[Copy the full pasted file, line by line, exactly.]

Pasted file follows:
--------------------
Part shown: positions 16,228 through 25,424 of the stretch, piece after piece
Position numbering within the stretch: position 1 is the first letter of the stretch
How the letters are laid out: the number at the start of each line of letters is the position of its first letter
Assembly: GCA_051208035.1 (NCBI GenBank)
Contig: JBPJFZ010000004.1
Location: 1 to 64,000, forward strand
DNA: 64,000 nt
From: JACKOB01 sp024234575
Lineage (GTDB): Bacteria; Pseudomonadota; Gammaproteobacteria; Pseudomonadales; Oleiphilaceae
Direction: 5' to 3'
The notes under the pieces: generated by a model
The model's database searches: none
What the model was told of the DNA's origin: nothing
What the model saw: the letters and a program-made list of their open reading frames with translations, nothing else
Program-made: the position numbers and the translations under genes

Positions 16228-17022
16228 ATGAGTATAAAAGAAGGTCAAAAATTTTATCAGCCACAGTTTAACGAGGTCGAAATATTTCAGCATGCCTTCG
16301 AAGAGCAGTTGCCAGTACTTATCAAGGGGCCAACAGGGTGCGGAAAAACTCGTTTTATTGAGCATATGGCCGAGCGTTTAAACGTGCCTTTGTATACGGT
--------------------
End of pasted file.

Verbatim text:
Part shown: positions 16,228 through 25,424 of the stretch, piece after piece
Position numbering within the stretch: position 1 is the first letter of the stretch
How the letters are laid out: the number at the start of each line of letters is the position of its first letter
Assembly: GCA_051208035.1 (NCBI GenBank)
Contig: JBPJFZ010000004.1
Location: 1 to 64,000, forward strand
DNA: 64,000 nt
From: JACKOB01 sp024234575
Lineage (GTDB): Bacteria; Pseudomonadota; Gammaproteobacteria; Pseudomonadales; Oleiphilaceae
Direction: 5' to 3'
The notes under the pieces: generated by a model
The model's database searches: none
What the model was told of the DNA's origin: nothing
What the model saw: the letters and a program-made list of their open reading frames with translations, nothing else
Program-made: the position numbers and the translations under genes

Positions 16228-17022
16228 ATGAGTATAAAAGAAGGTCAAAAATTTTATCAGCCACAGTTTAACGAGGTCGAAATATTTCAGCATGCCTTCG
16301 AAGAGCAGTTGCCAGTACTTATCAAGGGGCCAACAGGGTGCGGAAAAACTCGTTTTATTGAGCATATGGCCGAGCGTTTAAACGTGCCTTTGTATACGGT